Republican leaders in the Virginia House of Delegates have formally asked the U.S. Supreme Court to step in and block a lower court’s efforts to redraw the House map for the 2019 elections. In a court filing released Thursday, House Speaker Kirk Cox, R-Colonial Heights, asked the Supreme Court to grant an emergency stay that would halt a lower court’s efforts to enact a new House map to fix 11 districts found to be racially gerrymandered. Republicans are appealing the ruling, and the Supreme Court has agreed to hear new arguments in the case early next year. Because the lower court could be overturned, Cox said, putting a new map in place would “cause confusion” as candidates and voters prepare for legislative primaries next June.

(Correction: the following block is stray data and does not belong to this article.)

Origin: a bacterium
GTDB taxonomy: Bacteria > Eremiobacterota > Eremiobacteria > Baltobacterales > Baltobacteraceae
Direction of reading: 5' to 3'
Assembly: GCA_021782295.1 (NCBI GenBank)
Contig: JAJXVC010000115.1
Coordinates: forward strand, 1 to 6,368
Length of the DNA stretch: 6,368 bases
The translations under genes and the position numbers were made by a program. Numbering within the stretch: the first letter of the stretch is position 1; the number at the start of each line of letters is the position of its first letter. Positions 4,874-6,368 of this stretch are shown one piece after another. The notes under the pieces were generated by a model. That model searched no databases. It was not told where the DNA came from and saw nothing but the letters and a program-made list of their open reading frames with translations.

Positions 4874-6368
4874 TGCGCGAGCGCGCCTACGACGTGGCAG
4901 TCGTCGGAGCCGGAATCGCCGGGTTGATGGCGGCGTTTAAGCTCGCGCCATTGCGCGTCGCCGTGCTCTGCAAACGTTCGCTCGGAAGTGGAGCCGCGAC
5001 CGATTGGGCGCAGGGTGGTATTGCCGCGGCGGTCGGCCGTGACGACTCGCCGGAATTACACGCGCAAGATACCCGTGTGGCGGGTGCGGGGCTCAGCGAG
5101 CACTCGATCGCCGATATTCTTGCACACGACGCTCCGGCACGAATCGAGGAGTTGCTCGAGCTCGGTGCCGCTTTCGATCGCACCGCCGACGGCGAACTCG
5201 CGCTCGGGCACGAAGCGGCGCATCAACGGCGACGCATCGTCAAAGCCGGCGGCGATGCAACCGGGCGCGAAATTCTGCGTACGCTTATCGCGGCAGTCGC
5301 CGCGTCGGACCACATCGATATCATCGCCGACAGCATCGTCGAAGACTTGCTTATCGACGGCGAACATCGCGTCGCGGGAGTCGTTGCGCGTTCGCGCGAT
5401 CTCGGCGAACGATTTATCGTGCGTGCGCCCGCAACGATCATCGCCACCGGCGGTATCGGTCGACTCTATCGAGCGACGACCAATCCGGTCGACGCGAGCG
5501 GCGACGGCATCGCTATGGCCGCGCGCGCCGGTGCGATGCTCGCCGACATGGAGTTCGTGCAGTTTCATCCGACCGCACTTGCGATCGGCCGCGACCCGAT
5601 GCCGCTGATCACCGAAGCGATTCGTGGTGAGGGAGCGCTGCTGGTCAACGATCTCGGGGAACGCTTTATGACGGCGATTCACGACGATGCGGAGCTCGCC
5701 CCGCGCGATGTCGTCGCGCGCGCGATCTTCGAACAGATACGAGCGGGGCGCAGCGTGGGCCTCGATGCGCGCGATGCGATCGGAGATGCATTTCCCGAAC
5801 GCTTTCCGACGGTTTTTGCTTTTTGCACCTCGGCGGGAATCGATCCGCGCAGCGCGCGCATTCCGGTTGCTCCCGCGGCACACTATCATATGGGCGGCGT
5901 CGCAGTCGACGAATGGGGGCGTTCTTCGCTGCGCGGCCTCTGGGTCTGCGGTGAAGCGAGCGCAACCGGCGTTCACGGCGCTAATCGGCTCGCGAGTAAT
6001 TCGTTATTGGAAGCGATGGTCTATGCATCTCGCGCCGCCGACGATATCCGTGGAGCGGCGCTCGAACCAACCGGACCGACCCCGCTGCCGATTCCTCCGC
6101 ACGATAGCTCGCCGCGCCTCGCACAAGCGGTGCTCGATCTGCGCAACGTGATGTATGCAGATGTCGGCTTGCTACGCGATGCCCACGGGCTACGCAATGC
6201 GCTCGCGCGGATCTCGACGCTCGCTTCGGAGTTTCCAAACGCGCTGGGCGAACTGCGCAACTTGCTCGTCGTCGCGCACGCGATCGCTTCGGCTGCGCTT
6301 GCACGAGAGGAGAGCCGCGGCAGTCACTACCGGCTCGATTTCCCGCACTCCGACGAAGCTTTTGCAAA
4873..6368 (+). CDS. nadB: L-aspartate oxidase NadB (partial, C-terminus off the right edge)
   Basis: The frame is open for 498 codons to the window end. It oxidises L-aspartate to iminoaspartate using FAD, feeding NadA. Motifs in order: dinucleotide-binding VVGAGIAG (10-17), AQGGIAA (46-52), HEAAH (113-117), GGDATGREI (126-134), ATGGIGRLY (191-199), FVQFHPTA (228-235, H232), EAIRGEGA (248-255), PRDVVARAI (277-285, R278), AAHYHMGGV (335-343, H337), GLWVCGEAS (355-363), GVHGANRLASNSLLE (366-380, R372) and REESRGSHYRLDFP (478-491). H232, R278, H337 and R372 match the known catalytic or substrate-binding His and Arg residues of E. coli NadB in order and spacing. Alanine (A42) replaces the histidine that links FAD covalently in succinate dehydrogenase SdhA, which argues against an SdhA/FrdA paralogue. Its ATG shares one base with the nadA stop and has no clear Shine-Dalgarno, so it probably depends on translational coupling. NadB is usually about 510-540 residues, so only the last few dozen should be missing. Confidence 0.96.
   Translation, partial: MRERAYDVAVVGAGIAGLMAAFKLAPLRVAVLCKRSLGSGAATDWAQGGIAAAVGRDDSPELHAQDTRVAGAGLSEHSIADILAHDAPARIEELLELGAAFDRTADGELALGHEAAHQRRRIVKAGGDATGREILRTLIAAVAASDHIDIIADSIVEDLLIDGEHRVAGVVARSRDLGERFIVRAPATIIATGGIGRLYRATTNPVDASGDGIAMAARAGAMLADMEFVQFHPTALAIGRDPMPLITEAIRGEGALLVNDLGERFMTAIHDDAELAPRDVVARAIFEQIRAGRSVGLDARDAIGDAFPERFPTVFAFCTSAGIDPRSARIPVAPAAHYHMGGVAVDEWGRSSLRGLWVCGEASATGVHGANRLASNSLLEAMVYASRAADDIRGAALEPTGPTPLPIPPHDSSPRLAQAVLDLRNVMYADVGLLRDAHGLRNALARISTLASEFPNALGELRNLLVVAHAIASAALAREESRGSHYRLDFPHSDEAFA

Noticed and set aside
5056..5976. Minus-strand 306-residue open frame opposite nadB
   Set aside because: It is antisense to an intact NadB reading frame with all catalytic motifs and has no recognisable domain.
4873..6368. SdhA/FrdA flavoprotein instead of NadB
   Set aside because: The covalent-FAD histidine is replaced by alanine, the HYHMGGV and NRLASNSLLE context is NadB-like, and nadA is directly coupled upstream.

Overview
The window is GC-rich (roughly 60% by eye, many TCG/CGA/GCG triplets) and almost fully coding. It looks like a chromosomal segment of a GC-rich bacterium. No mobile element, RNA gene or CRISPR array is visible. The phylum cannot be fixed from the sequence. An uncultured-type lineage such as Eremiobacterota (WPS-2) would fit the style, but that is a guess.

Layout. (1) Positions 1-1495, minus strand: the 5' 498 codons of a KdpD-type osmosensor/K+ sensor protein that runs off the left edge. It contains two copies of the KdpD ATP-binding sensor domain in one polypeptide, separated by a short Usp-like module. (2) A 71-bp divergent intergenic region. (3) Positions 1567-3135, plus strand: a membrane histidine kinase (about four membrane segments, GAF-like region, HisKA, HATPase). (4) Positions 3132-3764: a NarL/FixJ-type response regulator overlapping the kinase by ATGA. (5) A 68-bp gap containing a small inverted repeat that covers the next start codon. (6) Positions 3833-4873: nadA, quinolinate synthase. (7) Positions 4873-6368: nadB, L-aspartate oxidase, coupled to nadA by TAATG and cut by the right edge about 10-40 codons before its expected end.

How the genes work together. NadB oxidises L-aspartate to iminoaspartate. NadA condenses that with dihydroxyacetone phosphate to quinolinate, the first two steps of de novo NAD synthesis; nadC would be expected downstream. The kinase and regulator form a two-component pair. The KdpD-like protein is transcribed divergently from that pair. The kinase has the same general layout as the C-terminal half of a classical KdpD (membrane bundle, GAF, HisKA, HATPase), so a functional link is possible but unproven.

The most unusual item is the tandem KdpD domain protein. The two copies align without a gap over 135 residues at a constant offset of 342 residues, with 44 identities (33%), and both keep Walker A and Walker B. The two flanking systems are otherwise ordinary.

“It makes no sense to implement a remedial map given that the Supreme Court may uphold the legislatively-enacted map in its entirety or even just in part,” Cox said in a news release. “If the Supreme Court upholds even just one House district, the entire process undertaken by the lower court will have to start over.”
Democrats have accused Republicans of stalling for time, and have urged the courts to proceed with the creation of a map that would correct the existing map’s constitutional flaws.